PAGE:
Renaissance

Report
RENAISSANCE IN PAINTING
1400-1600
(pictograms to introduce the topic)
 The Middle Ages are called so because they fall
between twin peaks of artistic glory: The
Classical period and the Renaissance

In the Renaissance what was reborn was lifelike
art; a shift was from the supernatural to the
natural caused this change
RENAISSANCE
 1400-1500
– Early Renaissance
 1500-20 – High Renaissance
 1503-6 – Leonardo paints Mona Lisa
 1508-12 – Michelangelo frescoes Sistine
Chapel ceiling
 1520 – Dürer excels at printmaking
 1520-1600 – Mannerism
 1601 – Baroque begins
In the famous portrait of Mona Lisa
("Jokonda"), which was completed by
Leonardo da Vince in 1503, the image
of rich townswoman is presented as
implementation of a raised feminist
ideal, not losing thus of intimatehuman charm (the famous "Jokonda's
smile"); a relevant composition
element becomes the cosmically vast
landscape running in the cold mist.
The picture of the ingenious artist
attracted attention of the researchers
and they found out that the
composition construction of the
picture is based on the two "golden"
triangles, which are the parts of the
"pentagram".
The wide usage of the "golden" spiral is
characteristic for the art works by
Rafael, Michelangelo and other Italian
artists. The multi-figured composition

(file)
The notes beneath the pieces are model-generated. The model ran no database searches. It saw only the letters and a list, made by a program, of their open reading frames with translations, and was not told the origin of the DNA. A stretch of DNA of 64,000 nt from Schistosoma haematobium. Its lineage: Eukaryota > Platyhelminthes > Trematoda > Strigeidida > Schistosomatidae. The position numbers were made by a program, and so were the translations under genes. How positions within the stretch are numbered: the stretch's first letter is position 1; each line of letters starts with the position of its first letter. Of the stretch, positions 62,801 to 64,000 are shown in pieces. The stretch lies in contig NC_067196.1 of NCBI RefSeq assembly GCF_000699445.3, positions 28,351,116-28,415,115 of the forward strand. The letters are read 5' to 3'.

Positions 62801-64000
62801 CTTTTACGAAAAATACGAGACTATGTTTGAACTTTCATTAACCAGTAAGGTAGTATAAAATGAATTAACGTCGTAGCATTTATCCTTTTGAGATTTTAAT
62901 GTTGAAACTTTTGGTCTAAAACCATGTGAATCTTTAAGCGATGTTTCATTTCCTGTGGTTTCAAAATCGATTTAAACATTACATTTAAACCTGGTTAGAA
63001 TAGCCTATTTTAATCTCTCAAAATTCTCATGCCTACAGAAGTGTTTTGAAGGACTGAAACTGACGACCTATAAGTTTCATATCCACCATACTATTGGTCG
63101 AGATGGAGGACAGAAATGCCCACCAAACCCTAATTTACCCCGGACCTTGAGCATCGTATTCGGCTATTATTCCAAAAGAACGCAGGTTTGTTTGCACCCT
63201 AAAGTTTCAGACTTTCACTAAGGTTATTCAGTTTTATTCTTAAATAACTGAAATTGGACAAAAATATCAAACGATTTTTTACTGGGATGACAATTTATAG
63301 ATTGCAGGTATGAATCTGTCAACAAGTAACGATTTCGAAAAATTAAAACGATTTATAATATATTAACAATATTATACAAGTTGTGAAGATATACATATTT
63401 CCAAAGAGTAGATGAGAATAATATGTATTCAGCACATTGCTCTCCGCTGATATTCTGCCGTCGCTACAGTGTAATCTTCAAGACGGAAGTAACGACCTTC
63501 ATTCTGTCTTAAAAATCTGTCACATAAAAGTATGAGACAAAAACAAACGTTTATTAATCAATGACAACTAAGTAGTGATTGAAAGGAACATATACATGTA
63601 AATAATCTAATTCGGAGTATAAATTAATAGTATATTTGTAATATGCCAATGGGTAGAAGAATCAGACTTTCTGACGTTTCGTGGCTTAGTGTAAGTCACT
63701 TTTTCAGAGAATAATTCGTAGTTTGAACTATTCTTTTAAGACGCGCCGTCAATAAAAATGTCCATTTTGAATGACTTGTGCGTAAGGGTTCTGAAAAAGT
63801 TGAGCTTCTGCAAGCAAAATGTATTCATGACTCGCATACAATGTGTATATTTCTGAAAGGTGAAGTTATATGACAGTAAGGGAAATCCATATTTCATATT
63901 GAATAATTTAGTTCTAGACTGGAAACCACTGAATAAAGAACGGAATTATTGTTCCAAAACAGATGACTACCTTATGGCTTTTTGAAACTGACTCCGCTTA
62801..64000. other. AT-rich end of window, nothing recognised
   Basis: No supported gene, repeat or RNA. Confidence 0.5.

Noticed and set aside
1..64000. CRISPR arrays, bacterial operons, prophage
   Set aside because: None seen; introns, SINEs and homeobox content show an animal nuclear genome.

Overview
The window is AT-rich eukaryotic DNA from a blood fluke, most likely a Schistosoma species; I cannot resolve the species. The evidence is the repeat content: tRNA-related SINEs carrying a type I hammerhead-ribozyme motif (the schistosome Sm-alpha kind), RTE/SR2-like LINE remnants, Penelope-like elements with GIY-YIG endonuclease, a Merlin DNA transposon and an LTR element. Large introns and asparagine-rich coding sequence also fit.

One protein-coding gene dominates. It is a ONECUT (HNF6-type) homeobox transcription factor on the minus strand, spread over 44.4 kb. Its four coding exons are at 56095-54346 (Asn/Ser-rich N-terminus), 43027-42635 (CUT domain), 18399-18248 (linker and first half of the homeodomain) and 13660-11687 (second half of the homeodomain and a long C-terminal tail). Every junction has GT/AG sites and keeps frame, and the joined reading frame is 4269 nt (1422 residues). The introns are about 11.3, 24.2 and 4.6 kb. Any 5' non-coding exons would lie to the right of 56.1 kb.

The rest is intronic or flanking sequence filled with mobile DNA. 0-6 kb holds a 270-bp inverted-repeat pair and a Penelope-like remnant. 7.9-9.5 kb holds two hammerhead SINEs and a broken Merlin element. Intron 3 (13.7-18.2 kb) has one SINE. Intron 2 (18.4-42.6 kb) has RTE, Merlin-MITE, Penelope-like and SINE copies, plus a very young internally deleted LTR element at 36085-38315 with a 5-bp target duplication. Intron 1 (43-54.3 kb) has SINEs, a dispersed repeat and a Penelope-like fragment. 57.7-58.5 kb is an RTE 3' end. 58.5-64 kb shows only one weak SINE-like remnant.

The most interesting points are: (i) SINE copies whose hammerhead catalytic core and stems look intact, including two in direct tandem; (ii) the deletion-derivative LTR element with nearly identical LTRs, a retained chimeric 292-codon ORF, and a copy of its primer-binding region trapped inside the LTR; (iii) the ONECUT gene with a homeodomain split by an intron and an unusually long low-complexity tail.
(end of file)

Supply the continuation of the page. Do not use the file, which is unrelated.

"Beating of infants" pictured by Rafael
in 1509-1510 differs by dynamism and
drama of a subject. On the preparatory
Rafael's draft it is draw the smoothly
varying line encompassing all picture.
The line starts in semantic center of
the composition, that is, in the point
where the soldier fingers are closed
around of the child ankle, and further
the line goes along the figures of the
child, of the woman pining him to
herself, of the soldier with the sword
and then along the figures of the same
group in the right part of the draft. If
we connect in natural mode all these
pieces of the curve by the dotted line,
we can get the "golden" spiral!
The "golden" spiral in Rafael's picture
"Beating of infants".
THE TOP FOUR BREAKTHROUGHS
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the change from tempera paint on wood panels and
fresco on plaster walls to oil on stretched canvas
the use of perspective (linear perspective creates the
optical effect of objects receding in the distance